If your life is becoming insane just look deep down -- you will find that all this deciding is driving you mad too. What to do? What not to do? Where to go? Where not to go? All is unknown and mysterious. And whatsoever you do, there is doubt about whether this is right or not. If you don't do it there is doubt -- maybe it was right. All this deciding.... If you want to push the river you will become insane.

Relax. Let God do it. Don't be a doer. This is one of the most fundamental principles of Sufism -- don't be a doer, let God do it.

I have heard....

A Baptist minister rushed down to the train station every single day to watch the Sunset Limited go by. There was no chore he wouldn't interrupt to carry out this ritual.

Members of his congregation considered this eccentricity rather juvenile and asked him to give it up.

'No, gentlemen,' he said firmly. 'I preach your sermons, teach your Sunday school, bury your dead, marry you, run your charities, act as chairman for every drive you conduct. I won't give up seeing that Southern Pacific train every day. I love it! It's the only thing in this town I don't have to push!'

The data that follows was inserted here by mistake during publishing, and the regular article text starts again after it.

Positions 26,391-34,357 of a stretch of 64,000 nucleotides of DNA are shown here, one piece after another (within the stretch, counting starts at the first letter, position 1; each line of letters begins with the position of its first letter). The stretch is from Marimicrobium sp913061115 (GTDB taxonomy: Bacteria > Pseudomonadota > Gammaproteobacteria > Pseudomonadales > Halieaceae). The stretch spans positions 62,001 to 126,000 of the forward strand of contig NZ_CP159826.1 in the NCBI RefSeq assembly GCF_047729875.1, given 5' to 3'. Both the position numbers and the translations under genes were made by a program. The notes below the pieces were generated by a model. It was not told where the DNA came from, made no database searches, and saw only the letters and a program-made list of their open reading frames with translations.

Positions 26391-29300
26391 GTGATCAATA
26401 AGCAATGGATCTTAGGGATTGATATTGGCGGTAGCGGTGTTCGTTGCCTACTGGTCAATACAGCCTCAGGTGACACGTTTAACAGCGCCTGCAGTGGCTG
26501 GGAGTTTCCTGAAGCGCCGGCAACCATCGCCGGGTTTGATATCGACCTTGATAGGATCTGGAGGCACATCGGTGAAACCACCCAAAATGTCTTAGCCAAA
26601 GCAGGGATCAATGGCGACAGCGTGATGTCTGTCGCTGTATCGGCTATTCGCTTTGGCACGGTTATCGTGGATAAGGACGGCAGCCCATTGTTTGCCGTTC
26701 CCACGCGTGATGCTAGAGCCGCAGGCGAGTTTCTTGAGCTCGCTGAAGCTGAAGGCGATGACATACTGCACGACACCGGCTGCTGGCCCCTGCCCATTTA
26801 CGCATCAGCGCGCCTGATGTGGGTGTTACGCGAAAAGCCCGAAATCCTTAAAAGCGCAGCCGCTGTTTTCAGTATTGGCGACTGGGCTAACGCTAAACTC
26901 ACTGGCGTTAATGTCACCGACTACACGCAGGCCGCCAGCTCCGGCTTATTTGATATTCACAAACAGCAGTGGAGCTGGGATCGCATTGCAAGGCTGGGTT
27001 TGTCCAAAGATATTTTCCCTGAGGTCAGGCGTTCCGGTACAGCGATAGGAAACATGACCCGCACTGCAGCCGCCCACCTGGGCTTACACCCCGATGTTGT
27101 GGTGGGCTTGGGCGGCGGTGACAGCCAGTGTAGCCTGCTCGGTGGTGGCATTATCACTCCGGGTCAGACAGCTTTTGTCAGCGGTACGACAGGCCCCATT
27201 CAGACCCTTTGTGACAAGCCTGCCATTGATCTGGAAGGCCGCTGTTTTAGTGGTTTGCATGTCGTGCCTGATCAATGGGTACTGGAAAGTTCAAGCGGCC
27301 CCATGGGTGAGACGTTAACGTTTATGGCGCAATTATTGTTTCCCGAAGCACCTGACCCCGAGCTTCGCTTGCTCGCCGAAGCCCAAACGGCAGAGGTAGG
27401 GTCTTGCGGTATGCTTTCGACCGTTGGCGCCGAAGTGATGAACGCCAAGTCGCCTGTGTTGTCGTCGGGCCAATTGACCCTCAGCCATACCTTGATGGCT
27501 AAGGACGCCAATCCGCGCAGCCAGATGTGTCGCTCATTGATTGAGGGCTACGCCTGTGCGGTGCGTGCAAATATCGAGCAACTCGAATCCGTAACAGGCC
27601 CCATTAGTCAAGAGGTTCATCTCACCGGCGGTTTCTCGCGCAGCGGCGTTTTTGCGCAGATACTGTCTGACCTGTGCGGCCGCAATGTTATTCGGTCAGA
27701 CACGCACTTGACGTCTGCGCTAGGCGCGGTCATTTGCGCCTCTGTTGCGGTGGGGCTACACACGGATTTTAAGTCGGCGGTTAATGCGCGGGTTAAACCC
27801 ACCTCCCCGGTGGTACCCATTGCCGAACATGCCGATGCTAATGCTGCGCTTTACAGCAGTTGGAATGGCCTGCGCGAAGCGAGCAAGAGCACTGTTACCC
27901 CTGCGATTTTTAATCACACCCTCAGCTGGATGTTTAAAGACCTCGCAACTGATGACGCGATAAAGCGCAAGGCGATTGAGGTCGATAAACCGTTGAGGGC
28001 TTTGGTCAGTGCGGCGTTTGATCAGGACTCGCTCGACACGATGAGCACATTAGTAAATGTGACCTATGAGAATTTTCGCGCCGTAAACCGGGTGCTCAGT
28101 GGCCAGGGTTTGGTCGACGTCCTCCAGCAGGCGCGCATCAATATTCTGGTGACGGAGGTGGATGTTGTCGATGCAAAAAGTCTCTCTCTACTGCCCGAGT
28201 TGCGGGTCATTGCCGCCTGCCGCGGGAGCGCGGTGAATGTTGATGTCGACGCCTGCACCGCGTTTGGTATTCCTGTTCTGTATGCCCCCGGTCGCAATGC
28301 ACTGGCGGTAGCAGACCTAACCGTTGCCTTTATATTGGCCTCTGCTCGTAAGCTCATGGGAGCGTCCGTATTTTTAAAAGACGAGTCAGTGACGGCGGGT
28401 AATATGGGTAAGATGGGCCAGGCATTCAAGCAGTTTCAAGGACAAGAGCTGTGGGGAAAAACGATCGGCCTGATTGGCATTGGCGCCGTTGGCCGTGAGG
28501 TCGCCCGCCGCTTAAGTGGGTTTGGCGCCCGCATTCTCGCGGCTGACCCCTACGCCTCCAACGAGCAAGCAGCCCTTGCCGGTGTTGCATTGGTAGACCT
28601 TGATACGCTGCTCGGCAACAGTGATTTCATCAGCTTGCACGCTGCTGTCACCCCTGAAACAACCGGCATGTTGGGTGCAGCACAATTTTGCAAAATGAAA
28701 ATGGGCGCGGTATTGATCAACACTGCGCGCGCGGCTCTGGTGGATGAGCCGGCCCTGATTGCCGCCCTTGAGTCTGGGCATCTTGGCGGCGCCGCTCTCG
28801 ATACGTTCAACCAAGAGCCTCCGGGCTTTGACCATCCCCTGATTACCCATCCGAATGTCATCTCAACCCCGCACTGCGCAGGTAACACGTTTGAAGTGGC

You need not push anything. You can just relax and let God do. You can become a vehicle, you can become an instrument -- what in India we call nimitta. You can become instrumental.

That's what Krishna goes on teaching to Arjuna in SRIMAD BHAGAVAD GITA. The whole teaching can be condensed into one thing, into one essential point -- that you need not be a doer. Let God do it.

Arjuna was worried, naturally, because he was thinking that it was a decision to be made by him -- whether to fight or not, whether to kill or not, whether to go into this massacre or not. It was going to be a great war, many would be killed, it was going to be murderous. And he started thinking, and he became worried whether it was worth it. A great religious idea arose in his mind that this was too violent and meaningless and what was one going to gain by it? It was not worth it. He became very, very depressed by the whole idea. He fell into despair.